Eating Vegetables Improves Bone Health
Eating vegetables at amounts recommended by the Dietary Guidelines for Americans improves bone health in overweight or obese adults, according to a study published in the Journal of Nutrition. Researchers compared serum and urine biomarkers for bone health in 102 participants who ate either 270 grams per day of vegetables or their normal diet for eight weeks. Those who ate more vegetables lowered biomarkers linked to poor bone health and improved bone physiology more than those who followed the control diet. Possible mechanisms for the improved bone health include reduced inflammation and increased intake of vitamins and minerals associated with vegetable consumption.
Bone density is a measurement of the amount of calcium and other minerals found in your bones. Both osteopenia (low bone mass) and osteoporosis (brittle bones) are conditions characterized by low bone density.
A high intake of green and yellow vegetables has been linked to increased bone mineralization during childhood and the maintenance of bone mass in young adults.
The elderly population has an increased risk of chronic conditions. Higher consumption of fruits and vegetables has been shown to decrease the risk of heart disease and stroke, cancer, decrease bone loss. lower blood pressure and have a positive effect on blood sugar.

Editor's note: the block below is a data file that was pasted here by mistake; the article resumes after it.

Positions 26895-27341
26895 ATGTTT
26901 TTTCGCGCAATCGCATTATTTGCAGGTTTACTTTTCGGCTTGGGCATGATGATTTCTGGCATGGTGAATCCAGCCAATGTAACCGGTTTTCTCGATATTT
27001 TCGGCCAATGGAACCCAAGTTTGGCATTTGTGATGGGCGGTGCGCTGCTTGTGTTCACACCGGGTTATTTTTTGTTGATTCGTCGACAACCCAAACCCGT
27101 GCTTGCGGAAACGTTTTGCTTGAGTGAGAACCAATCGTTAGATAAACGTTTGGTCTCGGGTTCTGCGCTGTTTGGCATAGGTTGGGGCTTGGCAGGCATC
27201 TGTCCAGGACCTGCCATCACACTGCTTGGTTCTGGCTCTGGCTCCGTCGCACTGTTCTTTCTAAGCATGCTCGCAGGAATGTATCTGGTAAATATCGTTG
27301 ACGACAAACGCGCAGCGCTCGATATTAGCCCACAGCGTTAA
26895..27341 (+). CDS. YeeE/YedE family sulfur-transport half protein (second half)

A study in women over 50 found those who consumed onions most frequently had a 20% lower risk of osteoporosis, compared to women who rarely ate them.
One major risk factor for osteoporosis in older adults is increased bone turnover, or the process of breaking down and forming new bone.
In a three-month study, women who consumed more than nine servings of broccoli, cabbage, parsley or other plants high in bone-protective antioxidants had a decrease in bone turnover.
Green smoothies are fantastic if one of the family members are not yet on board with healthy eating. It can be overwhelming to consume the amount of greens we need every day to truly thrive. Green drinks, such as smoothies, are the perfect solution to increase our intake of leafy greens. Parents can also make green smoothies for their kids to help increase the intake of vegetables.
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